One highlight was when Patrick, dressed as Dr. Scorcher, a superhero of his own invention, set off the fireworks at the end of Riverbend in 2011.
Even after a year, however, the Sharrocks are still adjusting to their new life in their new home.
"We're still not in a routine," said Michael.
He hasn't yet been to take advantage of a scholarship offered by the University of Tennessee at Chattanooga to finish his biology degree. After "Extreme Makeover," he gave up the full-time job he had for almost 12 years in a warehouse because he was worried he might get injured like some of his co-workers.
Michael now works part-time at a supermarket. Cindy is a merchandiser for magazine, books, balloons and other checkout-stand items.
"My son needs my arms and legs," he said. "The money's tight, but he's going to have dad in one piece to help him."
All in all, "we have a lot more of a good life than we did before," Michael said.
It only took about week for the "Extreme Makeover" crew and hundreds of volunteers to demolish the Sharrock's old house and replace it with a stone-clad "Irish cottage."
Like sequestered jurors, the Sharrocks were sent off to Walt Disney World in Orlando, Fla., and were forbidden contact with friends and family. They couldn't use cell phones or the Internet.
So they didn't directly see or hear about the hundreds of volunteers and the hard-working construction workers who flocked to help build their new home on Monanaw Avenue. But they came.
"Building in the Volunteer State, we had high expectations, but the turnout of volunteers for the Sharrock episode in Chattanooga blew us away," Diane Korman, senior producer for "Extreme Makeover: Home Edition," said in an email. "Over 4,000 volunteers signed-up to make a difference and help a deserving family get a fresh start. It was one of the biggest turnouts we've ever had for a single build."
The Sharrocks have since met many of the volunteers and they've sought them out, including through a post office box that the Sharrocks opened just so volunteers could send letters.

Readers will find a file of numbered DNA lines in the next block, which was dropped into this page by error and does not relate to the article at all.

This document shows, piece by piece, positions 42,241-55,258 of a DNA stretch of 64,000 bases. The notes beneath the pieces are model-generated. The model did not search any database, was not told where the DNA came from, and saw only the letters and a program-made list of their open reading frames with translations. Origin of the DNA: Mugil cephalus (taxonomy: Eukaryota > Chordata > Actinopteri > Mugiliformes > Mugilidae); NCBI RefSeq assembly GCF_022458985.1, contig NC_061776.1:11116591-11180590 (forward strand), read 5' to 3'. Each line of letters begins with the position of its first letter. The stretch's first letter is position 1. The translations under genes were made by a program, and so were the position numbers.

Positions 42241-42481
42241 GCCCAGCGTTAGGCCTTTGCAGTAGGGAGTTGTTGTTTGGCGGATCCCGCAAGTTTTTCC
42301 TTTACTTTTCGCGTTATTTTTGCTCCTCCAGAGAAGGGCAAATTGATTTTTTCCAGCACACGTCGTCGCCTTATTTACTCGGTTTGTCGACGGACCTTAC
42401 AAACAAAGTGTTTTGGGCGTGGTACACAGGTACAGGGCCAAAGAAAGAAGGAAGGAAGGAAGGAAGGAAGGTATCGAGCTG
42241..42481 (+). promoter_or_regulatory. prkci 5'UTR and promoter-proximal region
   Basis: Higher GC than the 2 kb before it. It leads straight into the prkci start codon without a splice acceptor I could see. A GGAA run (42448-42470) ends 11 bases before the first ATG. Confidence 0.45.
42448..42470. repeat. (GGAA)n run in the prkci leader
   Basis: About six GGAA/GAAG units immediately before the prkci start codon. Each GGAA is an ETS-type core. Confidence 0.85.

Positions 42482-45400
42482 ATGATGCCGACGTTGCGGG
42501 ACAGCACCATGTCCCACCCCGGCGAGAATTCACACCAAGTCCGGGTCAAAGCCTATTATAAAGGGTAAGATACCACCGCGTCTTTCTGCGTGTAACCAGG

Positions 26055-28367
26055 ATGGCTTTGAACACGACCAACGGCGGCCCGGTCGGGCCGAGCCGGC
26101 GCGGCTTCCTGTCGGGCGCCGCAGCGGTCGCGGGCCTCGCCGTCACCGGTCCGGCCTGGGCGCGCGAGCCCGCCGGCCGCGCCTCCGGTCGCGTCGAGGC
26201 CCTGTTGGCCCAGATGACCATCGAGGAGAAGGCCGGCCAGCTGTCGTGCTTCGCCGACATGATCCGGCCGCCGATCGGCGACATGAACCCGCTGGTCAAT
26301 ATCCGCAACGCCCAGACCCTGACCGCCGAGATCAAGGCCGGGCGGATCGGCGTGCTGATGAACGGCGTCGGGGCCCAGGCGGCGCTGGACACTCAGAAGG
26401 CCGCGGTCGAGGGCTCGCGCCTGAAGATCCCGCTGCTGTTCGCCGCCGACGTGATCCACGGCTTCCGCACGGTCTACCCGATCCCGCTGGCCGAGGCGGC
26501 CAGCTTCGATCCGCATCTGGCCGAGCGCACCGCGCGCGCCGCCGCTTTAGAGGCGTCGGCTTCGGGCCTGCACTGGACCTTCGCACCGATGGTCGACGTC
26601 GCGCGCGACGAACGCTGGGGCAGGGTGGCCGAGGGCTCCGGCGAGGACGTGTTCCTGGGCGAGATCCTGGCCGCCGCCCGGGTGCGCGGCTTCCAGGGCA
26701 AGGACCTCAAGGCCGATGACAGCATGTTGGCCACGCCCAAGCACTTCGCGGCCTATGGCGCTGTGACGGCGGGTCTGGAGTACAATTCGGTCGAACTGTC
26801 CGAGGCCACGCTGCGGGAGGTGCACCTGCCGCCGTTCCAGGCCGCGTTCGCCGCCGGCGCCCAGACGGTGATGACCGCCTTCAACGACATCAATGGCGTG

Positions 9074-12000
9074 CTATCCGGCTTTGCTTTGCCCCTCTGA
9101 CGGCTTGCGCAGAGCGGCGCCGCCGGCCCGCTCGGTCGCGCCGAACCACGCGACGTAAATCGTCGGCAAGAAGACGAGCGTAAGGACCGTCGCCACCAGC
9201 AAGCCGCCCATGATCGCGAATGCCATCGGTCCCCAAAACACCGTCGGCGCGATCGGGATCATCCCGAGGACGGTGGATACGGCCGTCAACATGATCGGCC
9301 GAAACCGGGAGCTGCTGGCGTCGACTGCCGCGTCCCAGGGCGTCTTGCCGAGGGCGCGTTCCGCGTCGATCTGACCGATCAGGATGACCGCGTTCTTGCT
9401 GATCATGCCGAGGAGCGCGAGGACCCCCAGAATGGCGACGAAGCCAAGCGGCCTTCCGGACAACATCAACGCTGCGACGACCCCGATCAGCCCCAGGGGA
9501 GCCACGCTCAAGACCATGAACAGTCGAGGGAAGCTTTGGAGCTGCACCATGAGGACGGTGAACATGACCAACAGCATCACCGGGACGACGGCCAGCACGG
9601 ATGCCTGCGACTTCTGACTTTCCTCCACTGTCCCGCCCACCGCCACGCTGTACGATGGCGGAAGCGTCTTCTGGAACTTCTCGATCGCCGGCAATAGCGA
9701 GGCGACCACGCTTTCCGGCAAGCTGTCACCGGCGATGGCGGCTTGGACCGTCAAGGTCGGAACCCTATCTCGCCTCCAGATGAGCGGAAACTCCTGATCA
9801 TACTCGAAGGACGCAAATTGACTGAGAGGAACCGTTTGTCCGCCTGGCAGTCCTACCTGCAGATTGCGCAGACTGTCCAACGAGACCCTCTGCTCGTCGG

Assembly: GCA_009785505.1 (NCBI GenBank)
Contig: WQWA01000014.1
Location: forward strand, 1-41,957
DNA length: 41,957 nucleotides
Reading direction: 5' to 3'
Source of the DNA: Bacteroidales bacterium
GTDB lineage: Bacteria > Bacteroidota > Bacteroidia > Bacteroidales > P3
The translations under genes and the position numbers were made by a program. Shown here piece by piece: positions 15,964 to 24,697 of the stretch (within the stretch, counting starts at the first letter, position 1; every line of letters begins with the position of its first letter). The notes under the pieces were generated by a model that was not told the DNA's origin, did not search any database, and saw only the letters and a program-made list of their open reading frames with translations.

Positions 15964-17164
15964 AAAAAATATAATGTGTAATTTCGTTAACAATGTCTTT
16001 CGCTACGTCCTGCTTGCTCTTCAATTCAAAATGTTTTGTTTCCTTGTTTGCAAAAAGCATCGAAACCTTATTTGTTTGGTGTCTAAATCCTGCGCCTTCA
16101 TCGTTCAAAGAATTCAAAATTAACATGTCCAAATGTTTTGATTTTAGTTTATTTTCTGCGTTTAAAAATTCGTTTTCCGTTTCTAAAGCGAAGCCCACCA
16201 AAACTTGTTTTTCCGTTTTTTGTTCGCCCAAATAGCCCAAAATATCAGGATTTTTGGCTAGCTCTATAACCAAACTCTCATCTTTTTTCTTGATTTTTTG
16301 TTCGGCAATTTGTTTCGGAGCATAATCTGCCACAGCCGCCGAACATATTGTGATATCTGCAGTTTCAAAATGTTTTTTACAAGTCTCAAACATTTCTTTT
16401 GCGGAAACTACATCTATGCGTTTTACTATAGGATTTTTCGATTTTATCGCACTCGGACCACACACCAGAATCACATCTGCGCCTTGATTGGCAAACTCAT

"We had maybe 60 or 70 letters come through to the post office box," Michael said, adding that the Sharrocks have vowed to keep the letters' content confidential.
The Sharrocks marvel when they recount stories of workers who wouldn't even take a break to eat.
"Food had to be taken up to the roofers, and they sat up on the house and ate," Cindy said.
A man they later met at a Wendy's restaurant told them, "My dad and I, we do plumbing, and I was there 36 hours straight," she said.
Likewise, Craig Smith, the owner of Visions Homes which was in charge of construction, remembers putting in long hours during the five-day, around-the-clock home building phase.
"There was a stretch when I did 36 hours and went and slept three hours and then went back for 24," he said.
While being part of "Extreme Makeover" "raised our profile a little bit, I wouldn't say it helped our business. It didn't hurt our business," he said. "We didn't go into it intending to boost our business. We did it to help a family out."
In the past, Cindy's father, who was in the construction business, did work for free for those in need. On "Extreme Makeover," one of those people returned the favor.
Cindy remembers the person telling her, "You know, your dad did a lot of construction work [for us]. Now I'm able to help you."
"That was more to us than the house, to be able to hear the stories of the people," Michael said. "The experience is worth more than the structure to me."
Tim Omarzu covers Catoosa and Walker counties for the Times Free Press. Omarzu is a longtime journalist who has worked as a reporter and editor at daily and weekly newspapers in Michigan, Nevada and California. Stories he's covered include crime in blighted parts of metro Detroit and Reno, Nev.; environmental activists tree-sitting in California's Sierra Nevada foothills; attempts by the Michigan Militia to take over a township¹s government in northern Michigan. A native of Michigan, ...